Alec watched the petite girl, the same one who had nearly bowled him over at the hot dog vendor, as she disappeared into the crowd. He had to admit she was beautiful, if not a little jumpy. With a shrug he turned to walk in the opposite direction when something caught his eye. It was the payphone the girl had been using. The receiver was encased in a dark pinkish glow and seemed to be pulsating with energy.

Before he could even process what he was seeing, the entire thing exploded with enough force to knock him on his ass. Feeling something warm and sticky trickling down the side his face, Alec reached up to wipe it away. When he pulled his hand back, he saw it was smeared with his own blood.

Jumping to his feet, Alec tried to go after the girl, but the explosion had, understandably, caused mass panic amongst the people in the surrounding area and chaos ensued. There was no way he was going to catch her now. Realizing the sector cops would show up at any moment, he made a hasty retreat towards Terminal City.

He needed Max.

* * * * *
Last edited by GloryBlack on Fri Jun 30, 2006 10:22 am, edited 1 time in total.
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Post by GloryBlack » Thu Jul 13, 2006 1:48 pm

Author’s Note: Once again, thanks for the feedback, it’s been wonderful. Oh, and a HUGE shout out to those of you who guessed that Gambit was my muse for Lizzie girl’s powers.

This chapter is mostly back-story, although the first half does have Liz starting to connect the dots.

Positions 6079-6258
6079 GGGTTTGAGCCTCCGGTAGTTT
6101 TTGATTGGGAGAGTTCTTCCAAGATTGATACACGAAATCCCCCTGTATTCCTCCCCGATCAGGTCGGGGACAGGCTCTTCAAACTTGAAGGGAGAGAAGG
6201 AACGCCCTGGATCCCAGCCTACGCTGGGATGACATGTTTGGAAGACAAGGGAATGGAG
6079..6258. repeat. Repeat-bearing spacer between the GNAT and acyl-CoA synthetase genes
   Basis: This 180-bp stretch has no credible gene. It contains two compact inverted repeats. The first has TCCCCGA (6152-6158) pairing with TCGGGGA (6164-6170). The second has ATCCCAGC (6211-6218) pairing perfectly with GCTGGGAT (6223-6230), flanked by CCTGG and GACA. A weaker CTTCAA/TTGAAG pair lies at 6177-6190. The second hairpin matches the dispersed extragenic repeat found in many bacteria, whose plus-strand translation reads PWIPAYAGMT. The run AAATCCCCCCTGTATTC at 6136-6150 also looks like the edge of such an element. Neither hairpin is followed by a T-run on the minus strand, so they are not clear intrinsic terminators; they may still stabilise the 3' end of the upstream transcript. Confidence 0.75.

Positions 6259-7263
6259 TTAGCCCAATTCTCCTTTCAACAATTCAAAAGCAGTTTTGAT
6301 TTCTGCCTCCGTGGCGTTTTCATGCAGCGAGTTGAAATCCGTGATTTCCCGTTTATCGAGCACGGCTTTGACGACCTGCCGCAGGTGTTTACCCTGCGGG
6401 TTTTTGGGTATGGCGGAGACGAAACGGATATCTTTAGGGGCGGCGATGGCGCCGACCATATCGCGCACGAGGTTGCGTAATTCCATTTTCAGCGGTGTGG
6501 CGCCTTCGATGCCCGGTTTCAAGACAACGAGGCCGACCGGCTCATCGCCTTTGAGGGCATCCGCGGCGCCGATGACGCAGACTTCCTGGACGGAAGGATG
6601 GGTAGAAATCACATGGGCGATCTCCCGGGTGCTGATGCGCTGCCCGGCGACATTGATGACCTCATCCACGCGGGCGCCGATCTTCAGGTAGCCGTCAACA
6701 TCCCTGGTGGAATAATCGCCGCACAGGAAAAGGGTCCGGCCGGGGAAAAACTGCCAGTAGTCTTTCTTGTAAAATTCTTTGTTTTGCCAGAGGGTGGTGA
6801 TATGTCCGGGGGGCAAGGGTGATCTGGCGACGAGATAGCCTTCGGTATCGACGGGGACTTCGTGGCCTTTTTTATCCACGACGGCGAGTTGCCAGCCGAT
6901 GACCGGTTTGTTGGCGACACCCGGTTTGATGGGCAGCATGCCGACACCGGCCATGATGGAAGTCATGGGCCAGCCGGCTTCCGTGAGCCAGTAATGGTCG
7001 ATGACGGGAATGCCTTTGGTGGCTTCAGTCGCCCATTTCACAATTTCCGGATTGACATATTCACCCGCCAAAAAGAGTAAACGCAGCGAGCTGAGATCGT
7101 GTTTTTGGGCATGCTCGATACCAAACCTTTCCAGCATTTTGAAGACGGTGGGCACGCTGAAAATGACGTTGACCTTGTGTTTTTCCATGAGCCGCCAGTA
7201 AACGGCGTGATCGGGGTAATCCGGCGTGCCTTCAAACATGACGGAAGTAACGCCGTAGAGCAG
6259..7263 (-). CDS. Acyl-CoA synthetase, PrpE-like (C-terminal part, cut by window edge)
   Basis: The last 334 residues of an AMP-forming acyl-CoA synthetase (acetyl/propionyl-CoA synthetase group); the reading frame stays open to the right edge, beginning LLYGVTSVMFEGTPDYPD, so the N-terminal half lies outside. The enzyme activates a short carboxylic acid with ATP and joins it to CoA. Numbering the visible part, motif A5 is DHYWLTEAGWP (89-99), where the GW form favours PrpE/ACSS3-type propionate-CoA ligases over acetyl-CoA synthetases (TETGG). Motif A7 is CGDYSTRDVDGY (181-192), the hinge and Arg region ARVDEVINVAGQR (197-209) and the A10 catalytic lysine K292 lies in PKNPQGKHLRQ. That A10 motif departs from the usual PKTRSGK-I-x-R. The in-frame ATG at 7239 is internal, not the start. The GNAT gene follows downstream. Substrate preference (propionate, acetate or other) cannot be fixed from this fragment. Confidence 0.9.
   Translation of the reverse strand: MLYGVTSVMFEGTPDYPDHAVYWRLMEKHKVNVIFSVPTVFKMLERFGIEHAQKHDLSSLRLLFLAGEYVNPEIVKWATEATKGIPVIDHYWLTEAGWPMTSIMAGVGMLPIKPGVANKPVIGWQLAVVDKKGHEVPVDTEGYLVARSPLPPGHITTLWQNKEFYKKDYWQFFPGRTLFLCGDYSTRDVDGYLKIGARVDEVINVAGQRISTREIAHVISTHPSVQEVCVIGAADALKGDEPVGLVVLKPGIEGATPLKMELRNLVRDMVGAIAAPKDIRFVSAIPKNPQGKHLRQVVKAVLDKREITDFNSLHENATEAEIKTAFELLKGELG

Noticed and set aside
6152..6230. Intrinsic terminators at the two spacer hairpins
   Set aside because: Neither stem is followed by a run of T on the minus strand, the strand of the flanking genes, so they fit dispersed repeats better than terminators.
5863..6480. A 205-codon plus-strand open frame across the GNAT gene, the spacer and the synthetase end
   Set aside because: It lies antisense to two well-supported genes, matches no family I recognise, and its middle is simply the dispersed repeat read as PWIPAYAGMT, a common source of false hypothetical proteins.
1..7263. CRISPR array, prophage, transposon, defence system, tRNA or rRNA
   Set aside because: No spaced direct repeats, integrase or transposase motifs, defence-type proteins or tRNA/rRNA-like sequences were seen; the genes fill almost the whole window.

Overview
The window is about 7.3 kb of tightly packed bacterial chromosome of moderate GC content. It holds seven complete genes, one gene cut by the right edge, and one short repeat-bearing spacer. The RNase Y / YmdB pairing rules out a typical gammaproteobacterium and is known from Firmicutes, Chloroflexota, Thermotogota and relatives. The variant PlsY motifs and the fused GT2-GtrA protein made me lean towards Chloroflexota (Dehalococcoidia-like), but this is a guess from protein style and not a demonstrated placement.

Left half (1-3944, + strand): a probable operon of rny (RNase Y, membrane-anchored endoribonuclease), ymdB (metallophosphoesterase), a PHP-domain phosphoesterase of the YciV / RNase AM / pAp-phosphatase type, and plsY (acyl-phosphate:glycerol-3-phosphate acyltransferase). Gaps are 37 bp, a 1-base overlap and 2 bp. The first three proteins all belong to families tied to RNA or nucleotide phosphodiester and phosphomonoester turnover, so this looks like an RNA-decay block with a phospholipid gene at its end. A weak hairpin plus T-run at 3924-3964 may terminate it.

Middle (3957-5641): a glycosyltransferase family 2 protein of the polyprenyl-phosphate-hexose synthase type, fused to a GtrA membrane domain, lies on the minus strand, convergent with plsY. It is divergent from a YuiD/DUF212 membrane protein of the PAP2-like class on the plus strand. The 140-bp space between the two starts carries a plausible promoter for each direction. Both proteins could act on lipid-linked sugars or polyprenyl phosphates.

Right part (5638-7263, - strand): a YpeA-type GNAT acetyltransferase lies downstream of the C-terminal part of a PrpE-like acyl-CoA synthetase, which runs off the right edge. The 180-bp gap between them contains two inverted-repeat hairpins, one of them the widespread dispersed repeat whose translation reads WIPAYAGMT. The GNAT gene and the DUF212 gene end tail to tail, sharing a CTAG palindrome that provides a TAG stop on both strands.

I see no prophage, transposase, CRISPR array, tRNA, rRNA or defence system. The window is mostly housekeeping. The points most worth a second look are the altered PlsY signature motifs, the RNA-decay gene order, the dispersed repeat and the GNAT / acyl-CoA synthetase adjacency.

* * * * *


Chapter 3: The Emerald City


Seattle, Washington (Sector 5): November 2nd, 2021

Liz faltered at the explosion behind her. She hesitated for the briefest of moments before giving herself a mental shake. She had her own problems. She just couldn’t understand why her cell phone wouldn’t work or why the phones in Roswell were out of service.

Something was wrong. She could feel it.

It wasn’t a feeling that could be named exactly, like one would describe being happy or sad…but ever since she arrived in Seattle she’d been overwhelmed with this feeling of…wrongness.

Not that teleporting across the country in a blink of an eye was normal by any means, but Liz couldn’t shake the feeling there was more to it than that. Maria would have called it woman’s intuition. Liz preferred to think of it as instinct. Either way something wasn’t right here.

She had walked a good six blocks before she really began to assess her situation. She was alone, in a strange city, and completely unable to contact anyone who could possibly help her. What she needed was a plan. Her first priority, obviously, was getting to Roswell.

Already knowing she couldn’t afford a plane ticket, flying home was regrettably crossed off the list. That meant she could either take a bus or steal a car. Snort. Like she even knew how to steal a car.